Saturday, September 12, 2020

Violence is growing, and rioting is now moving into neighborhoods

Violence in America’s larger cities, like Chicago, Detroit, Baltimore and New York, has been going on for decades. Recent violence in other cities, that began as peaceful protests of police misbehavior or malfeasance, have been going on for more than a hundred nights. And in neither case have these situations been effectively dealt with, or in the case of the recent riots, hardly dealt with at all.

The violence in Seattle, Washington; Minneapolis, Minnesota; Portland, Oregon; Kenosha, Wisconsin and St. Louis, Missouri began as peaceful protests of the treatment of black residents by police. But while there may still be some peaceful protesters in these cities, they have been pushed aside by violent rioters.


These people are bent on violence and destruction, looting businesses and sometimes setting them on fire, trashing and burning police vehicles and even police stations, attacking police officers who are trying to protect people and property, and threatening and assaulting bystanders. How this violence is supposed to help anyone, the rioters have not said.


The violence is moving from the downtowns into neighborhoods, with homes being threatened. After rioters broke through the gate of their St. Louis residential community, a couple appeared outside their home holding firearms to protect themselves and their property from the criminals. The rioters appeared at the curb, threatening to take over their home, arguing about who was going to occupy which room in the house, or perhaps, to burn it down and kill the owners.


Not so many years ago, these groups would have been quickly dealt with, many arrested and charged with crimes. Not today. Today, the two people trying to protect their home from criminals were the ones charged with crimes.


Today, instead of protecting the citizens and businesses in their cities, mayors tell the police to keep their distance, and leave the rioters alone, still inexplicably referring to them as “protesters,” as if there is no violence. One mayor’s plan is to just let things take their course until the rioters get tired and give up.


Another mayor did act, but only after the rioters approached her home. And still another mayor has moved his family after rioters tried to burn down the condo building where they resided.


The longer it takes to start countering the rioters, the stronger the actions against them will have to be to get them to stop, as this period of doing nothing has greatly emboldened them.


People across the nation have taken notice that this violence against innocent people and destruction of their property is growing. They have begun to worry about their own safety. If elected “leaders” will not allow police to interact to protect their citizens, the citizens understand that they will have to protect themselves and their property.


People are arming themselves in greater numbers than before. The National Shooting Sports Foundation (NSSF) reports that as of July, 2020, 40 percent of firearms purchases were by people who have never owned a firearm before.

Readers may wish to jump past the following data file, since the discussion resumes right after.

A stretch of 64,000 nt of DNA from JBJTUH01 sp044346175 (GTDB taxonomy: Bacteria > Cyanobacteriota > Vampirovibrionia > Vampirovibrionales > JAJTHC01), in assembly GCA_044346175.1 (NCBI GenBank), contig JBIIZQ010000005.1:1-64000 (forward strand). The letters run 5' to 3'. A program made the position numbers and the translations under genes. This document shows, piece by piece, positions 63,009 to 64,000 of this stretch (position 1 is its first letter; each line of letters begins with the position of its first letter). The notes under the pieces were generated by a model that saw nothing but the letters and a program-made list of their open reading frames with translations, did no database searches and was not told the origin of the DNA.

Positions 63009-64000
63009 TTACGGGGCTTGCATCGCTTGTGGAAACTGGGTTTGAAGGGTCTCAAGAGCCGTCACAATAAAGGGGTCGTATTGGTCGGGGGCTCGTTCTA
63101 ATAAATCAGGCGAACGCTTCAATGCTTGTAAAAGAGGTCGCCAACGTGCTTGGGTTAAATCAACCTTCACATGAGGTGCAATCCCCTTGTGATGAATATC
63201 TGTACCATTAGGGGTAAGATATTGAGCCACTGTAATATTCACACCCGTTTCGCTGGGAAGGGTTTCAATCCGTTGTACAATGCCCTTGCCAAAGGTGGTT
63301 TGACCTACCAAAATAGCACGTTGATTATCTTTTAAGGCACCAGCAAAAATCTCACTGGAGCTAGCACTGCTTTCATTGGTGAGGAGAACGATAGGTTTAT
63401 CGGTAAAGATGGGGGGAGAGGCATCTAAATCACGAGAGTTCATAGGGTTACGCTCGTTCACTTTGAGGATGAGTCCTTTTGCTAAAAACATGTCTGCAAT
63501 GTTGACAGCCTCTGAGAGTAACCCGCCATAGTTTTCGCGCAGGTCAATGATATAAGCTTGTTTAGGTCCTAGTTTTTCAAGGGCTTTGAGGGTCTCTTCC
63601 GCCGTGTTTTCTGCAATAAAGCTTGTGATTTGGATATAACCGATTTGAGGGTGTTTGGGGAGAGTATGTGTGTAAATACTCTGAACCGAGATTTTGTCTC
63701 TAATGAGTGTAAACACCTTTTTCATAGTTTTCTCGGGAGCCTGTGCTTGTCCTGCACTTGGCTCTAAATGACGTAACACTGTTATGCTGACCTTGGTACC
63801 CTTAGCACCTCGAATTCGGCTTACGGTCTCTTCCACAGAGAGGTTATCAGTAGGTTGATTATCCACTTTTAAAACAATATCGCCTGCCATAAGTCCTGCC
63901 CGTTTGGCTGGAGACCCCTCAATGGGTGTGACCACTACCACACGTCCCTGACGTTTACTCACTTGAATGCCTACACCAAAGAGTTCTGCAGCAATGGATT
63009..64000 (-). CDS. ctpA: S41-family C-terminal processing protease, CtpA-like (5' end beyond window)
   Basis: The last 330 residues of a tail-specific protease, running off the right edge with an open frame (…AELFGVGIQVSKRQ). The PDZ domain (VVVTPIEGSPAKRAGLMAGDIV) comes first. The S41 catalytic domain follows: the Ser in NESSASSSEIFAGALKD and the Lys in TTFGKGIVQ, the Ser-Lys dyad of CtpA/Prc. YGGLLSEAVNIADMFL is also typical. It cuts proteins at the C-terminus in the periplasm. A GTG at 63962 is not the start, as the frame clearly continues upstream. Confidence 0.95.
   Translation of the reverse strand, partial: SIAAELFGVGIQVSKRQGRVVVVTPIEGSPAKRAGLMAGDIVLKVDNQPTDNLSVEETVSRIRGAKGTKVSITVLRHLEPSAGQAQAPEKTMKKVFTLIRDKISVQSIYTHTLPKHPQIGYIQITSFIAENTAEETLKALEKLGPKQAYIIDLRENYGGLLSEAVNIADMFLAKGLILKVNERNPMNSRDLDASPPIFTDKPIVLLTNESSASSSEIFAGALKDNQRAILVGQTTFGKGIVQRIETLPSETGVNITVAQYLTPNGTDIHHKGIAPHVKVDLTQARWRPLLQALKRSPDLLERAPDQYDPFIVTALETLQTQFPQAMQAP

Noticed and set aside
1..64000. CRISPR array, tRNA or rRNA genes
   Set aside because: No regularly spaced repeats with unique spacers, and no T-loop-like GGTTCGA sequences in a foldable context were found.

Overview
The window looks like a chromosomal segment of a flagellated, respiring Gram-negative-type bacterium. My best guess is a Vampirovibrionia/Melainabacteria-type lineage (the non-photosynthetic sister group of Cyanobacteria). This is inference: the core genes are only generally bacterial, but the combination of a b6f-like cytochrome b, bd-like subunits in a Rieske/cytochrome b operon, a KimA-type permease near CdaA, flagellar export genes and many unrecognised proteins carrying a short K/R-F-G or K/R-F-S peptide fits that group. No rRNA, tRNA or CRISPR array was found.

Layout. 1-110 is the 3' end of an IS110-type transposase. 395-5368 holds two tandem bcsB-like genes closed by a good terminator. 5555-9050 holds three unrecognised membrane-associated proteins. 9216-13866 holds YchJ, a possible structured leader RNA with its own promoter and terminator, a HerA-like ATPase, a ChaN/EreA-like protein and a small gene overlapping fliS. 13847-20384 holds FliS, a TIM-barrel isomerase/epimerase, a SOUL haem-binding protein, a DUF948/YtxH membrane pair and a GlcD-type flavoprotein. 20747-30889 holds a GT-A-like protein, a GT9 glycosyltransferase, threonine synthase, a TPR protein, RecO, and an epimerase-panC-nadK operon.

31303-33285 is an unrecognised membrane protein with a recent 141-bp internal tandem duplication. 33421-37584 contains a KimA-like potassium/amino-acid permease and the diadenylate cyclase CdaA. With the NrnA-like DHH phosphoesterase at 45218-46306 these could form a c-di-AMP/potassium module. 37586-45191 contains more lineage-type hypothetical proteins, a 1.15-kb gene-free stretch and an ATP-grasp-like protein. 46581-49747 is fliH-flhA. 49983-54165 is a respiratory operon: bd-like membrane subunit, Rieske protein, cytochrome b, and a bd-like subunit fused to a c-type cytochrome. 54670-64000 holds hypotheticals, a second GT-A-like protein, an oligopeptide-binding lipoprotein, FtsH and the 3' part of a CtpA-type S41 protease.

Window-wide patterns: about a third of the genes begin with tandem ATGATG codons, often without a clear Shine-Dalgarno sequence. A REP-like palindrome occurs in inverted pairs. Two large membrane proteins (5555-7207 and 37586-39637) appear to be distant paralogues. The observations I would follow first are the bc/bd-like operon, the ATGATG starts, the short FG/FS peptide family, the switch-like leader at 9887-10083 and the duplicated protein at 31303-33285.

The NSSF, utilizing the FBI’s National Instant Background Check System, determined that from January through July, 12.1 million background checks were recorded, which is 71.7 percent higher than the same period last year. The NSSF notes that this equates to nearly 5 million first-time gun owners in the seven months surveyed. More than a few gun purchases were by women who fear for their security.


“This is a tectonic shift in the firearm and ammunition industry marketplace and complete transformation of today’s gun-owning community,” said Lawrence G. Keane, a senior vice president of NSSF. Many or most of those purchases are due to the out-of-control riotous element causing so much damage and injury in recent weeks. It is likely that some of these new gun owners were previously not strong supporters of our Second Amendment, but have seen the light, and now appreciate the right to bear arms for their own defense.


Evidence is growing that the riots involve people who don’t live in the cities where the riots take place. Police in Kenosha report that 175 rioters were arrested. More than 100 of them were not Kenosha residents, and in fact, had come there from 44 other towns and cities, according to local media.


Following the Republican National Convention event in Washington, D.C. on Aug. 27, U.S. Sen. Rand Paul, R-Ky., and his wife were shoved, shouted at and threatened as they walked to their hotel, and had to be protected by police. Paul believes the crowd that protested President Donald Trump’s speech was not there by chance.


He said they were organized, well-equipped, and had a neater appearance than rioters usually do. "My feeling is that there's interstate criminal traffic being paid for across state lines, but you won't know unless you arrest them,” he said, adding, “I promise you that at least some of the members and the people who attacked us were not from D.C....they were paid to be here."


If rioters are financially supported and being bused to locations, they are much more dangerous than groups arising spontaneously, and riots will most likely continue. And, they will move into other parts of the country. This violence must be stopped.

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